# Monte Carlo Importance Sampling

I am following the "Ray Tracing - the Rest of your Life" book by Peter Shirley and I am facing some troubles in the implementation of Monte Carlo importance sampling, and Direct light sampling.
Monte Carlo theory is clear to me. During the implementation, the way rays are scattered does not actually change and remains random. What changes looks to be the contribution of each ray.
So my first question is:

Do I understand this correctly? Rays, after hitting a surface, are still scattered randomly, but the value of the color is adjusted based on the probability of that direction?

For those familiar with the book
When the author implements the Direct light sampling, he modifies the function color(), while we previously modified scatter() and scattering_pdf(). This way, scatter() and scattering_pdf() are sampling based on a specific pdf - proportional to cos(theta) - while color() introduces a new pdf related to the direction of the light. It is not clear to me how these two things coexist, and if I am supposed to disregard the previous changes to scatter() and scattering_pdf().

## 1 Answer

During the implementation, the way rays are scattered does not actually change and remains random.

Actually the way rays are scattered does change, specifically when you sample a light. In chapter 8 he makes a mixture pdf in order to sample either the light or the bsdf.

What changes looks to be the contribution of each ray.

This does change, but not specifically due to the sampling of the lights but rather due to importance sampling. But that was already introduced in chapter 4.

Basically you have the following: $$I = \int_{\Omega}f(x)\,dx = \int_{\Omega}\frac{f(x)}{p(x)}p(x)\,dx = E\left[\frac{f(X)}{p(X)}\right] = \frac{1}{N}\sum_{i=1}^{N}E\left[\frac{f(X_i)}{p(X_i)}\right] \approx \frac{1}{N}\sum_{i=1}^{N}\frac{f(x_i)}{p(x_i)}$$ Where $$X$$ and $$X_i$$ are distributed according to the probability density $$p$$. As evident the main difference to the Monte Carlo formulation you are probably used to is the $$p(x)$$ factor, and the fact that $$x_i$$ are not uniformly sampled but rather sampled according to $$p$$. Note that for uniform sampling $$p(x)=1$$ and the equality still holds. Thus this is simply a generalization.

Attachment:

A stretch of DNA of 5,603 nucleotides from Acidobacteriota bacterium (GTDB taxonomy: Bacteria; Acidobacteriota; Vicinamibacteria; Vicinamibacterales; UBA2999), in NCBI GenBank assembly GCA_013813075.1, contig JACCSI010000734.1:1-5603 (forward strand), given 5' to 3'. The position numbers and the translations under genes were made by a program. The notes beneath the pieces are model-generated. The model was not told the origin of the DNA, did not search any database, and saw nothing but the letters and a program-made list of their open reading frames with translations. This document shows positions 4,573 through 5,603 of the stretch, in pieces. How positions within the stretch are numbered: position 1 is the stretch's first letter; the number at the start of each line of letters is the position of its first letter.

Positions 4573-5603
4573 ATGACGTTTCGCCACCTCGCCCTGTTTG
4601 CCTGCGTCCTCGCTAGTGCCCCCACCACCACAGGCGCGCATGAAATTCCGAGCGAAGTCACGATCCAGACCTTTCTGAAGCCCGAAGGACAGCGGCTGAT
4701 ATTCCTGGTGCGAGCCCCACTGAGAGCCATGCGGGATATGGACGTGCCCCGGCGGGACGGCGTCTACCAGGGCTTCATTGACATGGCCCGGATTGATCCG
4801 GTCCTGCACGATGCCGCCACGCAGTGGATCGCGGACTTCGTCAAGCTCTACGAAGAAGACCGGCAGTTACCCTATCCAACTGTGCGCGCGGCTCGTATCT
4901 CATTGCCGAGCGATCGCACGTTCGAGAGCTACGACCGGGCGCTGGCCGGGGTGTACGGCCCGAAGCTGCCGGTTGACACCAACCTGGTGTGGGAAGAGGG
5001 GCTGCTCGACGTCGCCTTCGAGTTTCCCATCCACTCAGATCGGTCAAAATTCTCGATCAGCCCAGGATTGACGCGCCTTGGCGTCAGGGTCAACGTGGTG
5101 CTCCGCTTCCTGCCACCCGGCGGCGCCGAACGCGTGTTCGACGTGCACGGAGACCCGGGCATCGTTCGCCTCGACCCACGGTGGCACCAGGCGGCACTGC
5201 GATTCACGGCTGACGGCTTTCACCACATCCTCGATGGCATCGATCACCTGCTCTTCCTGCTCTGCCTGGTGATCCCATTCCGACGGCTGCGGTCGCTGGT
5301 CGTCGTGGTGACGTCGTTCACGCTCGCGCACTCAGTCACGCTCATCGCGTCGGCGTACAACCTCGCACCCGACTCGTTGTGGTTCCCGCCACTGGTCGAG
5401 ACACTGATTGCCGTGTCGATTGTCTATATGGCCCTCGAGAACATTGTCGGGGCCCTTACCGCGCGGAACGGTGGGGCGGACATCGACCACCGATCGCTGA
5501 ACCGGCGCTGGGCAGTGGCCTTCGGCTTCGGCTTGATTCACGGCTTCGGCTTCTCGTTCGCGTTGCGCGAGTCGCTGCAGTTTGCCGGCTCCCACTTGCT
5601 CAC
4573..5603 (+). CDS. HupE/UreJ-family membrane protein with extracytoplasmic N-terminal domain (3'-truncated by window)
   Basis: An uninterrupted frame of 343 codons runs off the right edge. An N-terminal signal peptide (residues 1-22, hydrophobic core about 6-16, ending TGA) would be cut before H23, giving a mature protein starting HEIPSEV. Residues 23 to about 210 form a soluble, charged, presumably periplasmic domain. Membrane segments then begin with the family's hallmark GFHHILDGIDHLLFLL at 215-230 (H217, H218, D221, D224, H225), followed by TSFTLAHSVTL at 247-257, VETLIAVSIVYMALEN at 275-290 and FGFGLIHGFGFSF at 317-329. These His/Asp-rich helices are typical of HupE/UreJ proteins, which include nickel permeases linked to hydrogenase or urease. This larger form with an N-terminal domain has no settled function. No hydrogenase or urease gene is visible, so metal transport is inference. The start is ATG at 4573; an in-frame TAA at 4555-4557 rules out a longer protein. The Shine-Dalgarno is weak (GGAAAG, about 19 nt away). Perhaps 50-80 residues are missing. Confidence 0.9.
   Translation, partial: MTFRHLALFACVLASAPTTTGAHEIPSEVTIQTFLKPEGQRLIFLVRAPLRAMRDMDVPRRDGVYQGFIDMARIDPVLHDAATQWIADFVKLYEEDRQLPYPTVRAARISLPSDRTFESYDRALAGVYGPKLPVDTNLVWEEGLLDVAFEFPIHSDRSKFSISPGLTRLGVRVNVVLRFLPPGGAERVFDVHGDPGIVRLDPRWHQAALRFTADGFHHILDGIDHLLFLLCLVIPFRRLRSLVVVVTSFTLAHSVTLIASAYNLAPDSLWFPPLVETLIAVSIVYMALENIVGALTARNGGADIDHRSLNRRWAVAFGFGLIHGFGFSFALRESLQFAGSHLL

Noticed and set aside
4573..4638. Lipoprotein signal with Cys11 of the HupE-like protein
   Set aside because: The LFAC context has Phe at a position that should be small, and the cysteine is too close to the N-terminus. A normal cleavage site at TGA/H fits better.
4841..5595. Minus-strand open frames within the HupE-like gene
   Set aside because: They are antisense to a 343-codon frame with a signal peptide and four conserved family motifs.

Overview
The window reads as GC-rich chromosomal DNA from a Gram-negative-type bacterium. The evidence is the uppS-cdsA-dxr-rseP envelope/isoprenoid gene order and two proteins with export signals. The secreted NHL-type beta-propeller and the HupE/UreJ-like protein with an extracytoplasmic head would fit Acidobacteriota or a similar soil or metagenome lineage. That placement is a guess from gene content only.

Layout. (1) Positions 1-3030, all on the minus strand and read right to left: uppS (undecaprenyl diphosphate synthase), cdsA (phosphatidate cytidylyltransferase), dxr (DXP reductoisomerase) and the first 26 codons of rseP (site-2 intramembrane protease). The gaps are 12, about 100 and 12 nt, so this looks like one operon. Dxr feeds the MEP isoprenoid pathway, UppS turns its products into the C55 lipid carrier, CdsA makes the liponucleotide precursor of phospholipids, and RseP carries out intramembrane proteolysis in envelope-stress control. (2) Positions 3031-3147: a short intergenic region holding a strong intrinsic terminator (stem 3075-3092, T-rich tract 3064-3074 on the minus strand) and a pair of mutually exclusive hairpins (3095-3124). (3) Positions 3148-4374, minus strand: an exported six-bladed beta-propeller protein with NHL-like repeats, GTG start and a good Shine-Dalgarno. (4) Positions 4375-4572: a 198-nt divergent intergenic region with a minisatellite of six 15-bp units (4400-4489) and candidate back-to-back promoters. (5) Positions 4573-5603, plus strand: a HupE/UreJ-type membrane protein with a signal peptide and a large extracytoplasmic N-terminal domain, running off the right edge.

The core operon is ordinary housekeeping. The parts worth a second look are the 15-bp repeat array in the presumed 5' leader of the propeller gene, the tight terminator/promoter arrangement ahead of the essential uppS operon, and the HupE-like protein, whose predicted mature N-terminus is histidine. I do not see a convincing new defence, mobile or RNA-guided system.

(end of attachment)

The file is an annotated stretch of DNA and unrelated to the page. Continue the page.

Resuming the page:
• Thank you for your answer. Two comments: the way rays are scattered changes when he makes a mixture pdf in chapter 8, which I haven't implemented yet, but before that (when we are playing around with different pdf) this doesn't seem to change. Second, so the contribution of each ray changes both 1) for the sampling, which makes rays with lower theta more likely to be sampled, 2) and for the multiplication term which depends on the probability. Is this correct? – maurocomi Mar 21 at 10:32
• @MauroComi If you're talking about chapter 7 only (which you should have mentioned explicitly) then he doesn't do brdf sampling at all, as obvious by the code and the images. You can see that he returns the contribution after only one bounce. In chapter 8 brdf and light sampling are combined. The contribution changes since you're not sampling uniformly anymore - I have derived why this is necessary in my answer above, and in this case - yes, directions closer to the normal are more likely to be sampled, the pdf weight 'compensates' for this. I don't get what mult term are you talking about. – lightxbulb Mar 21 at 14:36